Unlike the triband network topology of Netgear's Orbi systems, the Google Nest WiFi mesh system uses a dual-band approach that does without Orbi's dedicated back channel for moving data between the extension and host router. It does have proactive band steering that sends the data to the least congested channel and the preferred extension. The beamforming tunes the transmitted signal to suit the receiver and can connect with up to 100 clients per device; my two-pack has the potential to link 200 devices.
Each Nest WiFi device has four internal antennas that work with the electronics to create a self-healing 802.11ac network. While the router's 5GHz transmissions uses a 4x4 setup, its 2.4GHz band uses a 2x2 design, creating a maximum throughput of 2,200 Mbps. On the other hand, the 2x2 extensions top out at 1,200Mbps.
They both have Bluetooth and 802.15.4 Thread mesh networking built in to efficiently connect with low-power home-automation devices. On the other hand, the gear lacks the latest WiFi-6 technology.
With minimalist connections, the router has a pair of Ethernet ports, a power plug and a thoughtful cutout to route the cables. The router lacks a USB connector or a power switch, while the extensions do without any wired connection, so they can't be used as cabled access points the way Netgear Orbi hardware can.
Inside, the extension has a microphone array, a 4.8-watt amplifier and a 1.6-inch speaker that radiates the sound 360 degrees. They can hear commands from about 15 feet away, and can be individually used for music or grouped together digitally for a homewide sound system on the cheap.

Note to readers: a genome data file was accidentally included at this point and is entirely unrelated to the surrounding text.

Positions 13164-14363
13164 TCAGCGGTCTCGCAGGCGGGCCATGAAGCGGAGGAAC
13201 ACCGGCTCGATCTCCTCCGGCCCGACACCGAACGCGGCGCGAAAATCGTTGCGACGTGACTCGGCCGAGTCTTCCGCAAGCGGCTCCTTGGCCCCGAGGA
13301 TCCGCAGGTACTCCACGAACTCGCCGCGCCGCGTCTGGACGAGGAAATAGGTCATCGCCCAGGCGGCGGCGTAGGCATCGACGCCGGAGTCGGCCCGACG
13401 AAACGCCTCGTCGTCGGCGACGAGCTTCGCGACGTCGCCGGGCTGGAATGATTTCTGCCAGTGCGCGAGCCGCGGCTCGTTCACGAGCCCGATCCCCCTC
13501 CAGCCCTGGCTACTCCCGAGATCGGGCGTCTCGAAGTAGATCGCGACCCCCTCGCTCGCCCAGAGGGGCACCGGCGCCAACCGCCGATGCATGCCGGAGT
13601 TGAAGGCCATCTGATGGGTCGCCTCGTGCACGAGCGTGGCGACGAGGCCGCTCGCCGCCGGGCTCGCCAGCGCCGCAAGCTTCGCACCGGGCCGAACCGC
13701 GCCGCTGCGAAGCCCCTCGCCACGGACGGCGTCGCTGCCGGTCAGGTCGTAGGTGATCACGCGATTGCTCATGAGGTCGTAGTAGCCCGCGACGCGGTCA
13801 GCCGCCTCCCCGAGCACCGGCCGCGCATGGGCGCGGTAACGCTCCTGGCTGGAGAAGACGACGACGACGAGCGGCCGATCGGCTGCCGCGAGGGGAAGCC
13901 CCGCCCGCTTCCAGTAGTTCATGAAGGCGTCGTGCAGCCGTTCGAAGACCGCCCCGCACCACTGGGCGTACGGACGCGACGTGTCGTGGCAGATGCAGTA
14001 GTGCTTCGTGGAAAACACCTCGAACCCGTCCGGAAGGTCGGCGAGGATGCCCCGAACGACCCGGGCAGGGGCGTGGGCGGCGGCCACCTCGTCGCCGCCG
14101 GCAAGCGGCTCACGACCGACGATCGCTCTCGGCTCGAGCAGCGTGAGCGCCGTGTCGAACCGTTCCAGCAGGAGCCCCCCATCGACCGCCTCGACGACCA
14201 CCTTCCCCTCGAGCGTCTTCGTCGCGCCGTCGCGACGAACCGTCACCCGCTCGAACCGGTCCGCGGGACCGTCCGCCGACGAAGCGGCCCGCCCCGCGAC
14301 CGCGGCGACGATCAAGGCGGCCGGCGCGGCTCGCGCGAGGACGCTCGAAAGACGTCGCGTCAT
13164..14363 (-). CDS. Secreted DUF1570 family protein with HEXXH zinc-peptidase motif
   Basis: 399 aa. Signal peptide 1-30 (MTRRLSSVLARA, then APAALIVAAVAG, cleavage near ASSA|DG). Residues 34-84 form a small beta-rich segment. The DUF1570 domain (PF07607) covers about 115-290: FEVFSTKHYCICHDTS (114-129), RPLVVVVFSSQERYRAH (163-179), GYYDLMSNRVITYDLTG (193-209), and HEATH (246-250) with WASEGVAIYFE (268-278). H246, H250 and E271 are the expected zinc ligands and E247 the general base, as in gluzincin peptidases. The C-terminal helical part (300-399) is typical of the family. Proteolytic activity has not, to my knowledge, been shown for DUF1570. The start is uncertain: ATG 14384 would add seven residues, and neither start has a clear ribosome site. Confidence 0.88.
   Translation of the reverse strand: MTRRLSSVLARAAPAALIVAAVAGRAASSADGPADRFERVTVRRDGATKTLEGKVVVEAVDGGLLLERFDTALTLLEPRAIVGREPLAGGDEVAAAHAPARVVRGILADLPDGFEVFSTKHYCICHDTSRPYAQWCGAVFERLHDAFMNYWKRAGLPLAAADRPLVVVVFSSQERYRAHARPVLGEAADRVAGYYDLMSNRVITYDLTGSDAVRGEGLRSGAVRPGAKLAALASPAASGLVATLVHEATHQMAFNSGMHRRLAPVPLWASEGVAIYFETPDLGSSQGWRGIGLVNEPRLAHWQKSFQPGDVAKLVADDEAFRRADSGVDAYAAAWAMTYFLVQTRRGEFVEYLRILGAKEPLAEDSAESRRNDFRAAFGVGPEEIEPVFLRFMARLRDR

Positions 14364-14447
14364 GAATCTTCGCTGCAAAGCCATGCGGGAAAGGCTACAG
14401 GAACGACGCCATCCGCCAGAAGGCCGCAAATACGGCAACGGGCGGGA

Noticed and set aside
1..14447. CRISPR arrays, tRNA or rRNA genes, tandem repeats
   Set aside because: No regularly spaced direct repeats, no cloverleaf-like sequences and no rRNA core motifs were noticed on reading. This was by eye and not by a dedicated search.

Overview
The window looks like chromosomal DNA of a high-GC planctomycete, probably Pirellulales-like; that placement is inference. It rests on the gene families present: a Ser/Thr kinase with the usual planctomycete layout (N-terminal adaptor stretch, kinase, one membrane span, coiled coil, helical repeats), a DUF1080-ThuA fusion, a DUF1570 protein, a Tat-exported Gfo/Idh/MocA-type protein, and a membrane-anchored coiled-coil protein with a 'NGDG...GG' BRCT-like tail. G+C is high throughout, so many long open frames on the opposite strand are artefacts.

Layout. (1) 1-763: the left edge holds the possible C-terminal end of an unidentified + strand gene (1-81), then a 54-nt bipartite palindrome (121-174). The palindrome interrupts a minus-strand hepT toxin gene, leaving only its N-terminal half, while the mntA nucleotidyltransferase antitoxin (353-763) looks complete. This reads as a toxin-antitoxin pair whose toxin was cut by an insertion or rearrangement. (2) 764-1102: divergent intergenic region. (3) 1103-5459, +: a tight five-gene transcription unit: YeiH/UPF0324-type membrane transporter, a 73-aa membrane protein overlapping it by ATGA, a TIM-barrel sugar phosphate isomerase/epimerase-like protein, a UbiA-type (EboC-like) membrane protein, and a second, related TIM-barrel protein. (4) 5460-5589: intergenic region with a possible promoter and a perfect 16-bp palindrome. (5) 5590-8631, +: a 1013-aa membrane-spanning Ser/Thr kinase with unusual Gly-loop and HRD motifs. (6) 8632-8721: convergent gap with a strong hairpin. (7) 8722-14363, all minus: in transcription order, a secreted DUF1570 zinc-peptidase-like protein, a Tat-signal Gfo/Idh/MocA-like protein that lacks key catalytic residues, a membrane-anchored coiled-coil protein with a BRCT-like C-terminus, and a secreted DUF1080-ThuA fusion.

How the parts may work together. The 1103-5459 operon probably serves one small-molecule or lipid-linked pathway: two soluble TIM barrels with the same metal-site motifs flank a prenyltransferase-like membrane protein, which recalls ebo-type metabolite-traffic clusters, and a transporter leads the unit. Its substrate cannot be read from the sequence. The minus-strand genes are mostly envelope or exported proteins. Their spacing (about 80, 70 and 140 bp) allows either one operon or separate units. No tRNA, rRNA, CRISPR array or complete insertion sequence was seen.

Using Google's Broadcast function, the extensions can be used as an intercom that can also link with other Google Home gear and Nest Hubs for audio calls. There is a switch on each extension to turn the microphone off and preserve privacy.
Surprisingly, based on its size, its sound quality is richer and sharper than Orbi Voice but lacks low-end bass response and doesn’t get nearly as loud as the Orbi RBK40V. It should be fine for a small room, but the music will likely get lost in the chatter of a party. Unfortunately, there's no audio-out jack to patch into an external speaker, but I was able to wirelessly link the extension with a Bluetooth speaker in about 2 minutes. Alternatively, you can pair the extension with a Google Mini speaker as the right or left stereo channel for fuller sound.
The extensions respond to all of the Google Home commands and Google Assistant skills that any Google smart speaker uses and can control everything from thermostats and kitchen appliances to lights and outlets. They can be set up with free services, like Google Play Music and YouTube Music, as well as subscription music services; I used my Spotify subscription.